What happened at the Deepwater Horizon rig is a tragedy on many levels – from the terrible loss of life involved, to the ongoing impact of the spill on the environment, communities and businesses of the Gulf Coast. Everyone at ExxonMobil shares in the concern over the accident and spill, and we have contributed personnel and equipment to help with the response.
The Presidential Commission’s investigation and others underway will help us determine what happened and what needs to be done going forward. This devastating chain of events is far from the industry norm. We all need to understand what occurred on this occasion that did not occur at the 14,000 other deepwater wells that have been successfully drilled around the world.
ExxonMobil and others have, over the course of many years, developed and implemented procedures and equipment that have proved very effective in safely managing our offshore wells. What we do know is that when you properly design wells for the range of risk anticipated; follow established procedures; build in layers of redundancy; properly inspect and maintain equipment; train operators; conduct tests and drills; and focus on safe operations and risk management, tragic incidents like the one in the Gulf of Mexico today should not occur.
We need to understand the events that led to this unprecedented accident, and take corresponding steps to further reduce the likelihood of a similar event ever occurring again. An expert and thorough approach to understanding what happened is crucial because this incident represents a dramatic departure from the industry norm in deepwater drilling.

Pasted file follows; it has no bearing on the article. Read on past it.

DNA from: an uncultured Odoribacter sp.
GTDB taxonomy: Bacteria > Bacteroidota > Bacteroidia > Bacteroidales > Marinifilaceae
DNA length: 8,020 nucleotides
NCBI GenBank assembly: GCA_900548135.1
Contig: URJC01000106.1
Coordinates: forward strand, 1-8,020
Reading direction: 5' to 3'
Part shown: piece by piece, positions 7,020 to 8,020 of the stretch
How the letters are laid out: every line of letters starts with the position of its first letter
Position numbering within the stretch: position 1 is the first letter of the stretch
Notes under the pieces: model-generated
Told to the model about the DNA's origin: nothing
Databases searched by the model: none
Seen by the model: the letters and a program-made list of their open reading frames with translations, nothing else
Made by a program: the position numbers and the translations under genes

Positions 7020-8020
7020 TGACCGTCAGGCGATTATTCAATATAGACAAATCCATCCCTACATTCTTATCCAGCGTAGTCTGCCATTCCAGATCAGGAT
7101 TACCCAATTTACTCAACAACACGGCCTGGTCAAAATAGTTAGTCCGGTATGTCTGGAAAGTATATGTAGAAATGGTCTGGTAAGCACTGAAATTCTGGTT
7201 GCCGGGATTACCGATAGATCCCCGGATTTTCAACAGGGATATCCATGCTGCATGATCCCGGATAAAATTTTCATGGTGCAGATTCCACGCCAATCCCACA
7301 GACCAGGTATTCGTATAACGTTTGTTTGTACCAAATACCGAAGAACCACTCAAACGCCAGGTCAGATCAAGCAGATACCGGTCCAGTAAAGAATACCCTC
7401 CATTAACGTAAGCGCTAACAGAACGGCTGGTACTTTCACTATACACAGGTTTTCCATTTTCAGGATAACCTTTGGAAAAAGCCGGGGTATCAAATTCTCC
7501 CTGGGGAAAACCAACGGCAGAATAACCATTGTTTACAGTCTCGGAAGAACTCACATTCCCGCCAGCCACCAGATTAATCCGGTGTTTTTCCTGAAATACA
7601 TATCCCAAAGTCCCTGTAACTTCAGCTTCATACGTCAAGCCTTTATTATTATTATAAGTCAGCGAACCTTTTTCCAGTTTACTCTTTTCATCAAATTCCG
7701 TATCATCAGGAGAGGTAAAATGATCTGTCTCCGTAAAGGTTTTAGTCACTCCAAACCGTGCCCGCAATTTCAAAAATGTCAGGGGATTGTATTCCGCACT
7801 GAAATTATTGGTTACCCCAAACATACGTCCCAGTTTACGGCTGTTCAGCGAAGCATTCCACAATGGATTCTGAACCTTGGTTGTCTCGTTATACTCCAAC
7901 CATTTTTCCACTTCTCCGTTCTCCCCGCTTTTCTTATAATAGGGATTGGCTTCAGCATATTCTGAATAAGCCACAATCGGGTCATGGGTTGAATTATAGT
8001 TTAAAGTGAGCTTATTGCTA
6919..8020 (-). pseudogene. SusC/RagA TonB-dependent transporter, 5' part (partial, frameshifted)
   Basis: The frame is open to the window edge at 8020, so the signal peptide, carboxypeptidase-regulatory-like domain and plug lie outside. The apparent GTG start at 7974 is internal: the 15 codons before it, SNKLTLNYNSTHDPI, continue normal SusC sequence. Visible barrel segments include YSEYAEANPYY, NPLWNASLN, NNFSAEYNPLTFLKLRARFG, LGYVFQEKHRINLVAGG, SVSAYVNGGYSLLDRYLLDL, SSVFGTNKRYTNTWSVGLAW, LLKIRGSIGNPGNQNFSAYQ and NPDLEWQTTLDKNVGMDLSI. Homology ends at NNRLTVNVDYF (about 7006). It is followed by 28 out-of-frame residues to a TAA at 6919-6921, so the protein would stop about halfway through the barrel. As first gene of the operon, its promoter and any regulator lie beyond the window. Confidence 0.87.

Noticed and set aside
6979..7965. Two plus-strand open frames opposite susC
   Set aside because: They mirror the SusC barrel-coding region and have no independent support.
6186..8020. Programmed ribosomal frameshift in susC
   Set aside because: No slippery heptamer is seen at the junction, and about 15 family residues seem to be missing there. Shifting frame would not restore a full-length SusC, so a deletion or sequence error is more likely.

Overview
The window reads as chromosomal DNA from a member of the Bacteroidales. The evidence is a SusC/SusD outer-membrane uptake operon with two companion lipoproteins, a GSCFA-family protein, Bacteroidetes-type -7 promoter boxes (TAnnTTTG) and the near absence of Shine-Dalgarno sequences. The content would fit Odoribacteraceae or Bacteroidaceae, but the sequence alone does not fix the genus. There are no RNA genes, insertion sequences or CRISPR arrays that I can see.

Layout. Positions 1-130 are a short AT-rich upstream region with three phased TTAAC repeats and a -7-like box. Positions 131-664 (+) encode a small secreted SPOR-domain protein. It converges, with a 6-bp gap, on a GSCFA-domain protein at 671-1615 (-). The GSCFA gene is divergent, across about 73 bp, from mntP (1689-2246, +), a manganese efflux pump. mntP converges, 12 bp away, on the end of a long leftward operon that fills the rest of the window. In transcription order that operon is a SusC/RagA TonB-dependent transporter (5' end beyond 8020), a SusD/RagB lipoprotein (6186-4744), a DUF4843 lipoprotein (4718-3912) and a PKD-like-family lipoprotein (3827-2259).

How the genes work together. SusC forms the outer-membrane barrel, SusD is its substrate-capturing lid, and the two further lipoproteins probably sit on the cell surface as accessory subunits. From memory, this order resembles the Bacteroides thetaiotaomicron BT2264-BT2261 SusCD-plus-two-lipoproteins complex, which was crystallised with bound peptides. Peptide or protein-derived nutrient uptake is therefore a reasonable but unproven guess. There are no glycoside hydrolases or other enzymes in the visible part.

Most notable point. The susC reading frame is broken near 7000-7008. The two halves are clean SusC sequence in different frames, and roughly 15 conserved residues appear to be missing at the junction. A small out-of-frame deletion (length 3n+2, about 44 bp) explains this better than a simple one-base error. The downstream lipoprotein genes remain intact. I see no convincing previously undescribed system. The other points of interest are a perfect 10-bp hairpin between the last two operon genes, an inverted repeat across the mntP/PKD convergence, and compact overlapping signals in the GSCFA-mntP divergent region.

Offshore and deepwater resources are essential to U.S. energy security. Here are some reasons why:
- Gulf of Mexico deepwater activity accounts for about 24 percent of U.S. oil production.
- Overall, oil and gas activities in the Gulf account for about 170,000 direct and indirect jobs.
- Last year, the oil the United States produced from the Gulf was more than the oil it imported from any single country except for Canada.
- Within five years, global deepwater production is expected to rise to 10 million barrels per day — the amount of crude and liquids that Saudi Arabia produces every day.
Energy consumers around the world need the oil and natural gas resources found in offshore and deepwater regions, but they expect it to be done safely and in an environmentally sensitive way.